Professor-doctor rebukes judge's final ruling that coffee labels warn about cancer risks
After countless delays (that have taken eight years), it's a done deal at last. Almost.
At least a Los Angeles Superior Court judge's final ruling about the need for warning labels on coffee has become a fait accompli, though not everyone's sanguine about his decision.
The decision, as might be expected, is being appealed by coffee producers.
|Dr. Aaron E. Carroll|
And in a recent article in The New York Times under the rubric The New Health Care, Dr. Aaron E. Carroll claims the ruling — which harkens back to statewide ballot Proposition 65 enacted in 1986 and concerns a suit filed against about 90 coffee companies by a nonprofit, Council for Education and Research on Toxics — isn't backed by evidence and could do more harm than good.
The judge's decision is based on the fact that coffee contains acrylamide, which the International Agency for Research on Cancer has warned is a "probable human carcinogen."
But Carroll, a pediatrics prof at the Indiana University School of Medicine who blogs on health research and policy, maintains the agency "has backpedaled in recent years, [essentially reversing itself when] in 2016 it declared that 'drinking coffee was not classifiable as to its carcinogenicity to humans.'"
Superior Court Judge Elihu Berle finalized his ruling in early May after having tentatively made the same decision in March.
The coffee industry has argued all along that the acrylamide is present in coffee but at harmless levels.
The nonprofit, according to an Associated Press story, now must "seek a permanent injunction that would either lead to ominous warning labels" or a commitment by the industry to reduce the chemical from their product, as the potato chip industry did years ago when it, too, was sued by the same group.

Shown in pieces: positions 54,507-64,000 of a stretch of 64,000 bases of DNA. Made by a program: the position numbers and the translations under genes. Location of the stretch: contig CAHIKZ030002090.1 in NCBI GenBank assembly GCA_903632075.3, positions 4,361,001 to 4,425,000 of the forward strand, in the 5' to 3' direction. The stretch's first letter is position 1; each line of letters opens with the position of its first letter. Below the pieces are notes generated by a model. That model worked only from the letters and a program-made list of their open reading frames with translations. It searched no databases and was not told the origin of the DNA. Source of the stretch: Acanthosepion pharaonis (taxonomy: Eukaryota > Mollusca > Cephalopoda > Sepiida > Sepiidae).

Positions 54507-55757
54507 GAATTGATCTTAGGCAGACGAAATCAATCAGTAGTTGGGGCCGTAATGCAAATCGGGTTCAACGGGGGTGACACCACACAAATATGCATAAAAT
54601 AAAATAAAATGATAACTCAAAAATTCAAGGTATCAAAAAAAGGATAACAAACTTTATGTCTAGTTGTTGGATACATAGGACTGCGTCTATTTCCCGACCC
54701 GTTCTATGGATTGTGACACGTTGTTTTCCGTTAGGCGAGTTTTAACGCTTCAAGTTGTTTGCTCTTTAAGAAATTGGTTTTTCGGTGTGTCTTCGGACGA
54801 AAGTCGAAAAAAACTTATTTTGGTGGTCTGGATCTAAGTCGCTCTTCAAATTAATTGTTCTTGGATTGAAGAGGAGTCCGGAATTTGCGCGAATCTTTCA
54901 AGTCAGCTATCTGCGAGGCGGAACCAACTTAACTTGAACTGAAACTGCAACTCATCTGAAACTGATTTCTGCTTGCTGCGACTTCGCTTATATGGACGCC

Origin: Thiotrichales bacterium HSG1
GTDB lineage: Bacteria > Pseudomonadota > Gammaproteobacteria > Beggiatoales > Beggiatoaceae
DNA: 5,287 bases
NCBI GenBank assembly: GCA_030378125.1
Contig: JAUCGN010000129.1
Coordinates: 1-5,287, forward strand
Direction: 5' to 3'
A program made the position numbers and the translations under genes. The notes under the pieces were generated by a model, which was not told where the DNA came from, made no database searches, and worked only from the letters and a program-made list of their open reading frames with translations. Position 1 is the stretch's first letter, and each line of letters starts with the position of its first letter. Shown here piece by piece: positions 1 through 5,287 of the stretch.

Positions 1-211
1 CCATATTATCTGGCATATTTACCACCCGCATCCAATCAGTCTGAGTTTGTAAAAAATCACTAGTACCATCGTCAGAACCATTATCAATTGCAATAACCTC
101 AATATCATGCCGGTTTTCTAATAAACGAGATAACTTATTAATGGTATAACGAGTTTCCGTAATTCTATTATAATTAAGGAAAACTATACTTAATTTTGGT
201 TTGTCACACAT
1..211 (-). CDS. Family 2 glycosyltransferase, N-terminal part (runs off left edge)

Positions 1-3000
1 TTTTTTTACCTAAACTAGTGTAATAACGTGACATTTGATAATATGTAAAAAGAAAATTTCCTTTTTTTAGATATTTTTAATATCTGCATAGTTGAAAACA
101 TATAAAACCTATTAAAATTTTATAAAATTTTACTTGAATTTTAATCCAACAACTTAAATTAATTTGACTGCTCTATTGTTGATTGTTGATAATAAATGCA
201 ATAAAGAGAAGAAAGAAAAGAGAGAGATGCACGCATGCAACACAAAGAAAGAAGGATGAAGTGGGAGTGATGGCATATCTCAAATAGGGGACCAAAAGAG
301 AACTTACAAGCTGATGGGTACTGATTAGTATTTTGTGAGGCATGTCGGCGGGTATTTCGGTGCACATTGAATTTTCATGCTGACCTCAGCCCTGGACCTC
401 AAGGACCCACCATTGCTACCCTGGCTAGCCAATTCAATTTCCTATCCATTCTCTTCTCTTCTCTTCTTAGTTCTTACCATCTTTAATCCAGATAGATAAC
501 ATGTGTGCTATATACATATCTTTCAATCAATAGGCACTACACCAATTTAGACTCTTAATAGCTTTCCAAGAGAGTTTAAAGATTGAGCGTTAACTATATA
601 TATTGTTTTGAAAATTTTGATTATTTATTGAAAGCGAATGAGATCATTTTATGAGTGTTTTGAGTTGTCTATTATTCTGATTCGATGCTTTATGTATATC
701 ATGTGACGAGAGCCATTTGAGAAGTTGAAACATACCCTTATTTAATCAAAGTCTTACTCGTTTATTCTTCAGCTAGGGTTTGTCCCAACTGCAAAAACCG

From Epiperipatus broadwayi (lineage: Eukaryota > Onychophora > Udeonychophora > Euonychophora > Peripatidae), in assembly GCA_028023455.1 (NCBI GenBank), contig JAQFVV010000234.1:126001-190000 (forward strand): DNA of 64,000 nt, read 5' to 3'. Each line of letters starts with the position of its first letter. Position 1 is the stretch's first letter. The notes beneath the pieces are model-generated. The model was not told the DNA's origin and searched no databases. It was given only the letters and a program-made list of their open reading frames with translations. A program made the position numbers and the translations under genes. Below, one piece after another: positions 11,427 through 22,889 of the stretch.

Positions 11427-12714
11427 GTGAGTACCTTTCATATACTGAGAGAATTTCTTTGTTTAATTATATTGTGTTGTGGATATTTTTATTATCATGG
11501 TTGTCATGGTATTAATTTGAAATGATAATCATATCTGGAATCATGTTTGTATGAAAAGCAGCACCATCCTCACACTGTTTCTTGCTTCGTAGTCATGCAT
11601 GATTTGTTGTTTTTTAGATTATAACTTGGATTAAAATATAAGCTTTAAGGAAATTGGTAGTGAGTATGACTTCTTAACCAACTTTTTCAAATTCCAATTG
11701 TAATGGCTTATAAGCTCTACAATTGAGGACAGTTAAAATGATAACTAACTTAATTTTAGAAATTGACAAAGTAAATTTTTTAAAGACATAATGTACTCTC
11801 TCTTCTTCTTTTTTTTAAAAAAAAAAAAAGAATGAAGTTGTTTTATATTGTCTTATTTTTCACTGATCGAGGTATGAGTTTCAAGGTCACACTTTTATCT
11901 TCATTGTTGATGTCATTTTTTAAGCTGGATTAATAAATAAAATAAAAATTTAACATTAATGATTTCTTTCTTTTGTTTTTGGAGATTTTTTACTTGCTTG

Carroll, who's also been outspoken that there's little evidence to support the notion that artificial sweeteners pose a health risk, asserts that acrylamide "is found in about 40 percent of the calories consumed by people in the United States," and notes that the Food and Drug Administration "reports that there is no viable commercial process for making coffee without producing at least some acrylamide."
The writer, who's opposed to most warning labels, points out that "meta analyses have shown that coffee is associated with lower risks of liver cancer, and no increased risk of prostate cancer or breast cancer," and that "when we look at cancer over all, it appears that coffee — if anything — is associated with a lower risk of cancer."
Carroll has authored a new book, "The Bad Food Bible: How and Why to Eat Sinfully," which contends that butter, salt, diet soda and alcohol have undeserved bad reputations.
More details on which carcinogens appear in which products can be found in "Rollercoaster: How a man can survive his partner's breast cancer," a VitalityPress book I, Woody Weingarten, aimed at male caregivers.